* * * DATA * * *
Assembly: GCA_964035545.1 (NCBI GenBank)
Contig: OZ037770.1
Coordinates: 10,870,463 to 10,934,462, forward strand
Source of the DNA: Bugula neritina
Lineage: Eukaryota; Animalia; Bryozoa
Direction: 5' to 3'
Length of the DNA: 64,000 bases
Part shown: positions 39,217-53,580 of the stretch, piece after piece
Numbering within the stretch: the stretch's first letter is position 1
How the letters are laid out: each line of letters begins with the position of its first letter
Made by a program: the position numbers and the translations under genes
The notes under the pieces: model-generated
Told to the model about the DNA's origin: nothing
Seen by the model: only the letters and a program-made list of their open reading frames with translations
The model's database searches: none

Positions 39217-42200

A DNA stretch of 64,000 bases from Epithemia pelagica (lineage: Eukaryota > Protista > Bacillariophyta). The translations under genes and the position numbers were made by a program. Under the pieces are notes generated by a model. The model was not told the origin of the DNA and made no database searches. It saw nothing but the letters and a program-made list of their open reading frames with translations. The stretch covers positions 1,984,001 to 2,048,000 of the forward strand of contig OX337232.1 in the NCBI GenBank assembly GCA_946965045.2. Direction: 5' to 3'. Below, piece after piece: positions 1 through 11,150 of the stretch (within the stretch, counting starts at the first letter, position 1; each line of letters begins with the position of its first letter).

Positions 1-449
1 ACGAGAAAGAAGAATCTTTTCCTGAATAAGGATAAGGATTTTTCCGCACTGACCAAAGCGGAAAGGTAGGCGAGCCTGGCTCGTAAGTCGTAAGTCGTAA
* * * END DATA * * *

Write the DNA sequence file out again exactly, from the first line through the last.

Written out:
Assembly: GCA_964035545.1 (NCBI GenBank)
Contig: OZ037770.1
Coordinates: 10,870,463 to 10,934,462, forward strand
Source of the DNA: Bugula neritina
Lineage: Eukaryota; Animalia; Bryozoa
Direction: 5' to 3'
Length of the DNA: 64,000 bases
Part shown: positions 39,217-53,580 of the stretch, piece after piece
Numbering within the stretch: the stretch's first letter is position 1
How the letters are laid out: each line of letters begins with the position of its first letter
Made by a program: the position numbers and the translations under genes
The notes under the pieces: model-generated
Told to the model about the DNA's origin: nothing
Seen by the model: only the letters and a program-made list of their open reading frames with translations
The model's database searches: none

Positions 39217-42200

A DNA stretch of 64,000 bases from Epithemia pelagica (lineage: Eukaryota > Protista > Bacillariophyta). The translations under genes and the position numbers were made by a program. Under the pieces are notes generated by a model. The model was not told the origin of the DNA and made no database searches. It saw nothing but the letters and a program-made list of their open reading frames with translations. The stretch covers positions 1,984,001 to 2,048,000 of the forward strand of contig OX337232.1 in the NCBI GenBank assembly GCA_946965045.2. Direction: 5' to 3'. Below, piece after piece: positions 1 through 11,150 of the stretch (within the stretch, counting starts at the first letter, position 1; each line of letters begins with the position of its first letter).

Positions 1-449
1 ACGAGAAAGAAGAATCTTTTCCTGAATAAGGATAAGGATTTTTCCGCACTGACCAAAGCGGAAAGGTAGGCGAGCCTGGCTCGTAAGTCGTAAGTCGTAA